[A fusion reaction occurs when two small atoms (hydrogen) combine (to form helium) and release energy.]

A star is born!!!

II) Main Sequence: the main sequence is a time of stability.  Gravitational forces act to contract the star.  Fusion reactions and heat convection act to expand the star.  The two forces are balanced and the star remains stable in size and reactions.  The star remains stable as long as hydrogen exists to combine in fusion reactions.  Once all the hydrogen has been converted to helium the star is unstable.

III) Death: A star starts to disintegrate once all the hydrogen has been converted to helium.  This process depends on the size of the star.

A) Small Star:

Once all the hydrogen is used up in a smaller star it will start to contract due to gravitational force.  The
contraction increases pressure at the center of the star and increases the temperature in the star.  The increase in temperature and pressure facilitate other fusion reactions involving helium.  These fusion reactions cause the star to expand outward forming a Red Giant.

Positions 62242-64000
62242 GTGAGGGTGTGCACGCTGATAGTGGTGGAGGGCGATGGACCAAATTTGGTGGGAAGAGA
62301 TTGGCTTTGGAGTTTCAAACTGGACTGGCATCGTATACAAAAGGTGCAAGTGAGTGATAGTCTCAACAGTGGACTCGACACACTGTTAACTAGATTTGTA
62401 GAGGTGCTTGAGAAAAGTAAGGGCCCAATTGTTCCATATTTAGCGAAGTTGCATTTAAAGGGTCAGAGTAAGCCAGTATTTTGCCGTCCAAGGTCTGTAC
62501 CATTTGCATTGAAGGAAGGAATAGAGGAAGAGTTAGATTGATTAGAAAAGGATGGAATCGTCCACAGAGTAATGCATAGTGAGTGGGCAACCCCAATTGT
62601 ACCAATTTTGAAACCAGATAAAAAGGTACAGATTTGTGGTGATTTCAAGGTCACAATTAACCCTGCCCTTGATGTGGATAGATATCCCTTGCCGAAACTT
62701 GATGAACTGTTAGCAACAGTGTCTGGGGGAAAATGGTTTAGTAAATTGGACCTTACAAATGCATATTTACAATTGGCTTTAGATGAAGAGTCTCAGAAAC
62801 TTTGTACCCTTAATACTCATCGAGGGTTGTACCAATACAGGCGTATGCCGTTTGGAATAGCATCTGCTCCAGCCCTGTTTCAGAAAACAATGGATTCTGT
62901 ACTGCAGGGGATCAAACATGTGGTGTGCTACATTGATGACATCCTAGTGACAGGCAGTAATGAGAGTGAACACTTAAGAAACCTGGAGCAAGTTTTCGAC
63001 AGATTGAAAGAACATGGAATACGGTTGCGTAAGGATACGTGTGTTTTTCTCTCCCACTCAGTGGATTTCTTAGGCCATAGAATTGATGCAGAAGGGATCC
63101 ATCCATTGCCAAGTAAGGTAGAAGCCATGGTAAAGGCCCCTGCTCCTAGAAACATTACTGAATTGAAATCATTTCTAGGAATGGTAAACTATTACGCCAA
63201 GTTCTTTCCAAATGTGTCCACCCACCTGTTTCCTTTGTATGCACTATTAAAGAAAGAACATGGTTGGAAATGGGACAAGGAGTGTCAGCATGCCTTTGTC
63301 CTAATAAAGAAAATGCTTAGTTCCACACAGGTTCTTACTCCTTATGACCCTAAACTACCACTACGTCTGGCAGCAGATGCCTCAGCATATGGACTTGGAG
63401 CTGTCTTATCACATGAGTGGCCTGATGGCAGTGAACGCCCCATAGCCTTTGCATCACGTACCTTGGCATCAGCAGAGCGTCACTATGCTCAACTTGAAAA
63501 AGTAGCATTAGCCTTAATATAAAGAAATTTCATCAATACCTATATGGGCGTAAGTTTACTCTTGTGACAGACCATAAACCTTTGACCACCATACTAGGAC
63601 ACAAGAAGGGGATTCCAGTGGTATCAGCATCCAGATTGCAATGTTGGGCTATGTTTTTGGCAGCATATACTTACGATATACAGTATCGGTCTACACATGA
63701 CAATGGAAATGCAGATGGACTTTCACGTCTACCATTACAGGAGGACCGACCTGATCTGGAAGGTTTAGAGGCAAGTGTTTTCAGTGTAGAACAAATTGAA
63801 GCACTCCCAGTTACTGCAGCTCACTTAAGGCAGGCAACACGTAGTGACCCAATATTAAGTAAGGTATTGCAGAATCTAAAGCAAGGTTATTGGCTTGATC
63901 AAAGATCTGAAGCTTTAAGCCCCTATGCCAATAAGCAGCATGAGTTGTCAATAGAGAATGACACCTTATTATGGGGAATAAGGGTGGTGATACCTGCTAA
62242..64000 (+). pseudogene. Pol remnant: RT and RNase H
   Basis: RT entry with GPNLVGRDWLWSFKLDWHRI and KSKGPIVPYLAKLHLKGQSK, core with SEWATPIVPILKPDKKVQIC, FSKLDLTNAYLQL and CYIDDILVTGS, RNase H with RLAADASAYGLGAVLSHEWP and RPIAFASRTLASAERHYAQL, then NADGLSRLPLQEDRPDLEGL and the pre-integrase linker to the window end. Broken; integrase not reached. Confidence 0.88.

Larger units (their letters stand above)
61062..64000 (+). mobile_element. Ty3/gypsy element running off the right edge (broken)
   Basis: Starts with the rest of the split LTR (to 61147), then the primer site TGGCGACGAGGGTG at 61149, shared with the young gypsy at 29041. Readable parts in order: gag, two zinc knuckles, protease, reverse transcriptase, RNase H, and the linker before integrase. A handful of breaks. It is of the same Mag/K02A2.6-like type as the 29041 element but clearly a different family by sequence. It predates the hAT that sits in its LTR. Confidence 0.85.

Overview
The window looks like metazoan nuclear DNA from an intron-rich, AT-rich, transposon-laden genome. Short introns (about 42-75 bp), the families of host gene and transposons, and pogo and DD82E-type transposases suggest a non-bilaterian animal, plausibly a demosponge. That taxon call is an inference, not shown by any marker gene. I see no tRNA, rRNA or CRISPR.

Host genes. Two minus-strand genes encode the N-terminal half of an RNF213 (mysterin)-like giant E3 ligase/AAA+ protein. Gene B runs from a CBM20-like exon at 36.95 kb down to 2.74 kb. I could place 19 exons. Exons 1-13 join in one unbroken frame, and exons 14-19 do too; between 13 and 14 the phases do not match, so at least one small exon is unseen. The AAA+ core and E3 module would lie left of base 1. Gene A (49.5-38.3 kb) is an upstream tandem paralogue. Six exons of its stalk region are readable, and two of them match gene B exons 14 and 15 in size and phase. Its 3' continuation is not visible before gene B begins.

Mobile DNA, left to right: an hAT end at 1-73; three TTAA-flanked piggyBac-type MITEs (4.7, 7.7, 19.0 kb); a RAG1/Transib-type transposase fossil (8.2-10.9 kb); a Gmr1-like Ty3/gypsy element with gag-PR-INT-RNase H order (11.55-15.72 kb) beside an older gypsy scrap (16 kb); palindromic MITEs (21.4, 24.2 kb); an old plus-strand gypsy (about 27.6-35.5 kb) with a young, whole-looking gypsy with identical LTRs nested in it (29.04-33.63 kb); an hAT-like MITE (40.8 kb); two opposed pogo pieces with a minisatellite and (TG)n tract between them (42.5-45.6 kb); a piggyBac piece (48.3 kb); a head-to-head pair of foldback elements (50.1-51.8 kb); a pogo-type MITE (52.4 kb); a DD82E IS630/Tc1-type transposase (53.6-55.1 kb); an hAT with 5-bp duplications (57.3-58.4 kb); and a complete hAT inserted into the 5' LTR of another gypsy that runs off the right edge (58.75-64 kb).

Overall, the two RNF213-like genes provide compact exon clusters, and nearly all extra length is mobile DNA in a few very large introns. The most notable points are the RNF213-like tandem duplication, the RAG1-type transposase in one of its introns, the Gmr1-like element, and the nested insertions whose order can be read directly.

Red Giant phase: of the star is relatively short.  During this time the star is using helium in fusion reactions. Gravitational forces once again act to contract the star  but are once again balanced by forces from fusion reactions acting to expand the star outward.  Red giant stars are relatively cool on the outside with a hot core in the center.

White Dwarf Stage: occurs when all the helium is used in fusion reactions.  The outward force no longer balances gravitational force and the star collapses inward becoming a white dwarf.  Some fusion is occurring in the core of the star but mostly the star glows from remnant heat.  The white dwarf stage is very long.

The Sun is a small star believed to be halfway through its main sequence.  When it becomes a Red Giant it will expand out to the orbit of Mars.  In its white dwarf stage it will be smaller than the Earth.

B) Large Star:

Large stars use up their hydrogen at a faster rate than small stars.  Once all the hydrogen has been converted to helium the star begins to contract.  Because there is so much more mass the star collapses abruptly causing a violent explosion known as a Super Nova.  The explosion occurs because the nuclei of the helium in the star are pushed together suddenly and repel each other causing the explosion.  A VERY BRIGHT light is emitted by the super nova explosion.  Most of the star's mass is thrown out into space leaving only a small portion of the original star.  The Crab Nebula was formed from the remains of a super nova that exploded in 1054 AD.